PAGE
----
But I would really like to speak to you today about media matters. To be a successful Catholic dissident today it is vital that you master the media. This is because the media is more powerful than any pope, president or prime minister. Everyone is terrified of the media, so the media will be your primary tool. Through the media you will be able to control public opinion and this will sway almost everyone. Of course there are a few people out there who do not watch TV or read the newspapers and generally distrust every form of mass media, but you needn’t be concerned with them. They are usually just the people who read whacko blogs and clutch their rosaries, bead counting until doomsday.
Focus instead on the large numbers. First you should master the mainstream media. I mean the main television networks, newspapers and magazines. To do this you really need to live in Los Angeles, New York or Washington, but New York is definitely best. If you live in New York you will not only be available for television, radio and newspaper interviews, but more importantly, you can make friends with the people who run the media networks.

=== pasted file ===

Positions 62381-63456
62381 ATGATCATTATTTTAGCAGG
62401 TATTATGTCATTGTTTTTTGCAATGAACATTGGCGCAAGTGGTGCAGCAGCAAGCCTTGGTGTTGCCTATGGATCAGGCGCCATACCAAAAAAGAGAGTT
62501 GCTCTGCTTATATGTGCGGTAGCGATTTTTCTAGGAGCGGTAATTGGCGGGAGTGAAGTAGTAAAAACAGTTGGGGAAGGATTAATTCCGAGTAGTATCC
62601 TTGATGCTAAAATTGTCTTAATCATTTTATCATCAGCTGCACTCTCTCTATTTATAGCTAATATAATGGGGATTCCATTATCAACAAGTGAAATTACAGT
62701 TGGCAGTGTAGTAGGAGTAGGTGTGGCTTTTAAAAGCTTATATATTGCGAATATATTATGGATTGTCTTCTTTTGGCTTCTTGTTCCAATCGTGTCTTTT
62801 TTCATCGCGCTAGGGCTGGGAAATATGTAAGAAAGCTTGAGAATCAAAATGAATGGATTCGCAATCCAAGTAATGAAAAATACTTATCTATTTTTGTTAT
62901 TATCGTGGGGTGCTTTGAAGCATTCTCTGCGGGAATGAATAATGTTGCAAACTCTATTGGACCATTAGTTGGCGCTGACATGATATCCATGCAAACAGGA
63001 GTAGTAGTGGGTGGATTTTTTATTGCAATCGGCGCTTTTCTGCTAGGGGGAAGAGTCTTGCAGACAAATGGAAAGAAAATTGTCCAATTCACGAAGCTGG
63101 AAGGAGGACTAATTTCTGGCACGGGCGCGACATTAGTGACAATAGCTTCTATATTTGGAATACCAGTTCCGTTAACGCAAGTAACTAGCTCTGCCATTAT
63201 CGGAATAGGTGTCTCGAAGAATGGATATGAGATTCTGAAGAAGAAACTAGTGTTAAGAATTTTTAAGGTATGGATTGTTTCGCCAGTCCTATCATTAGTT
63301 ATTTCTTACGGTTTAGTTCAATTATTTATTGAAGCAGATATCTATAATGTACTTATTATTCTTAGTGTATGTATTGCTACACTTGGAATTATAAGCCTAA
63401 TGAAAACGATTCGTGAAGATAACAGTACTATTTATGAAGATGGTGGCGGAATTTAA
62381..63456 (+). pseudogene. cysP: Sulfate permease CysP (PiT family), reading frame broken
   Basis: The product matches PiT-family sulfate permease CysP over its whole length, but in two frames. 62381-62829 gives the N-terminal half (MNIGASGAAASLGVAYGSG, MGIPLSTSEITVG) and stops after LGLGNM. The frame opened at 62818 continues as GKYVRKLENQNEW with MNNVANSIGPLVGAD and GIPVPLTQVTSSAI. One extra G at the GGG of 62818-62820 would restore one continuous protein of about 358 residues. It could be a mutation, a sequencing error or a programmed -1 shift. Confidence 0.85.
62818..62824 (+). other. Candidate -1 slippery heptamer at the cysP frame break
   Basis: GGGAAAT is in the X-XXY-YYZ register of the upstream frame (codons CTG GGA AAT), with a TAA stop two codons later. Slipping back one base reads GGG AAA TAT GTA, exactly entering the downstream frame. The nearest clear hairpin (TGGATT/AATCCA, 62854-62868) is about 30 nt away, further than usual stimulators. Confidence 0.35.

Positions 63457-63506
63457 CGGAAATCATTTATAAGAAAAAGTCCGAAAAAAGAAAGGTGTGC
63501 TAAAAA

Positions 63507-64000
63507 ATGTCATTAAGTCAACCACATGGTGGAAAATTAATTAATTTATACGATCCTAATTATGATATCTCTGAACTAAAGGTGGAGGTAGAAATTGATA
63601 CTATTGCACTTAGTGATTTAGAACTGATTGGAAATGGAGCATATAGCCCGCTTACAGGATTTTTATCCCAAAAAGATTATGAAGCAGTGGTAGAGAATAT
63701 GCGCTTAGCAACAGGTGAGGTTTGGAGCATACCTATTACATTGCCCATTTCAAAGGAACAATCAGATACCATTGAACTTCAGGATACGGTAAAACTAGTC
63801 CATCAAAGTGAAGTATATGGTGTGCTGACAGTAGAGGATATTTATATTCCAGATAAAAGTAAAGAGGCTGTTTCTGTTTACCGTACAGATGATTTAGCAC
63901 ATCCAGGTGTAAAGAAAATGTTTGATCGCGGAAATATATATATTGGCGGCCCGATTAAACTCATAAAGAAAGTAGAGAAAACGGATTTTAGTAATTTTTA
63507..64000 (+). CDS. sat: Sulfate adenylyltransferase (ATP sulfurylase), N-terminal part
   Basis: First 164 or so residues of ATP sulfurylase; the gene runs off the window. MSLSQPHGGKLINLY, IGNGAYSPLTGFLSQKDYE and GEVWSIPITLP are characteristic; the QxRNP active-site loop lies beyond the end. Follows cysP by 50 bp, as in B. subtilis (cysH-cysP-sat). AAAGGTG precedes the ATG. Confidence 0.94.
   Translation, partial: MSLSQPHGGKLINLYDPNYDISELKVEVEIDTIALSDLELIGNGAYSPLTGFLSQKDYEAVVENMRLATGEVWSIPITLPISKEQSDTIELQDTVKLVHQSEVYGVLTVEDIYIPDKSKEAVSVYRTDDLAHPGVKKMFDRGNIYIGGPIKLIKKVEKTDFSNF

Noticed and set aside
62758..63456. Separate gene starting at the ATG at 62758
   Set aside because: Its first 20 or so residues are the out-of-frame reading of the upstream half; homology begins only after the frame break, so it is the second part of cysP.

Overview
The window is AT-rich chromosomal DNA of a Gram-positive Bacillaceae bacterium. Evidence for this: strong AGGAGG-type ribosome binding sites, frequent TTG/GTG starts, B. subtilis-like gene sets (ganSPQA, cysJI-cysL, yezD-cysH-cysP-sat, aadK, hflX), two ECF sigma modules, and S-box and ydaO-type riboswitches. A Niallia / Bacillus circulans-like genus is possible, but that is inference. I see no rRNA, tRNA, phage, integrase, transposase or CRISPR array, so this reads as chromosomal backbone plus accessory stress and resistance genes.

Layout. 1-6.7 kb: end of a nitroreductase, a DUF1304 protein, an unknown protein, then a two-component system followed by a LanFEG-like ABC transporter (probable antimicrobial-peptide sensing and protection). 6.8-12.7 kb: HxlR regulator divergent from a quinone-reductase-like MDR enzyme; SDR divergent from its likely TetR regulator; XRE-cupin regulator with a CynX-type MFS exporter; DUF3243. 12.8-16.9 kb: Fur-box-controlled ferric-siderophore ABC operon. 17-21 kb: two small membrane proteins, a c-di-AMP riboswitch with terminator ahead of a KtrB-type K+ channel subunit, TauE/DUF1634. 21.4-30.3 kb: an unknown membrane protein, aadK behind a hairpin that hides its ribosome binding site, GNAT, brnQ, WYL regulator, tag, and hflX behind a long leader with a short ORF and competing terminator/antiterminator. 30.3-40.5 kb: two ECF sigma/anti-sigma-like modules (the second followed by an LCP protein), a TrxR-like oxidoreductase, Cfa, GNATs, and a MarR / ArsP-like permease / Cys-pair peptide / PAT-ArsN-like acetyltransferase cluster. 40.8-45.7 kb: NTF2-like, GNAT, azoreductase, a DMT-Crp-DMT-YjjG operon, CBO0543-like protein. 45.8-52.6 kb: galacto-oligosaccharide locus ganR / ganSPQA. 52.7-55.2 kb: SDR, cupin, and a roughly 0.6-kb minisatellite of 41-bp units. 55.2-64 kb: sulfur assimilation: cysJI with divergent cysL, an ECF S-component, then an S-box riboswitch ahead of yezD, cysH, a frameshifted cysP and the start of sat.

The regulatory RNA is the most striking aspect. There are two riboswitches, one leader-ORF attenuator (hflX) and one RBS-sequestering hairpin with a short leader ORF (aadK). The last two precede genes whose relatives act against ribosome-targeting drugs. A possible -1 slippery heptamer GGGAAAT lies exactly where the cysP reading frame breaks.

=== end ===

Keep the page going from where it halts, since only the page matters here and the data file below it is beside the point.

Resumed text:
Many of them were brought up as Catholics and you’d be surprised how they still carry a lot of respect for a priest. If you are somewhat charming and sophisticated (and good looking) you will impress them immediately. They remember old Father McFee with bad breath and egg yolk on his cassock telling them off for dancing too close at the school dance. They will be surprised and pleased to find a priest who is presentable. Of course, you must learn to talk their talk. This is the way to reach out and build a bridge. Never say anything to offend them or cast judgement on their lifestyle if you find it is somewhat hedonistic. After all, who are you to judge? Instead make friends with them and espouse their causes. You will soon be invited to be on reality TV shows, be guests on late night talk shows and be the “go to” priest whenever a Catholic news story comes up.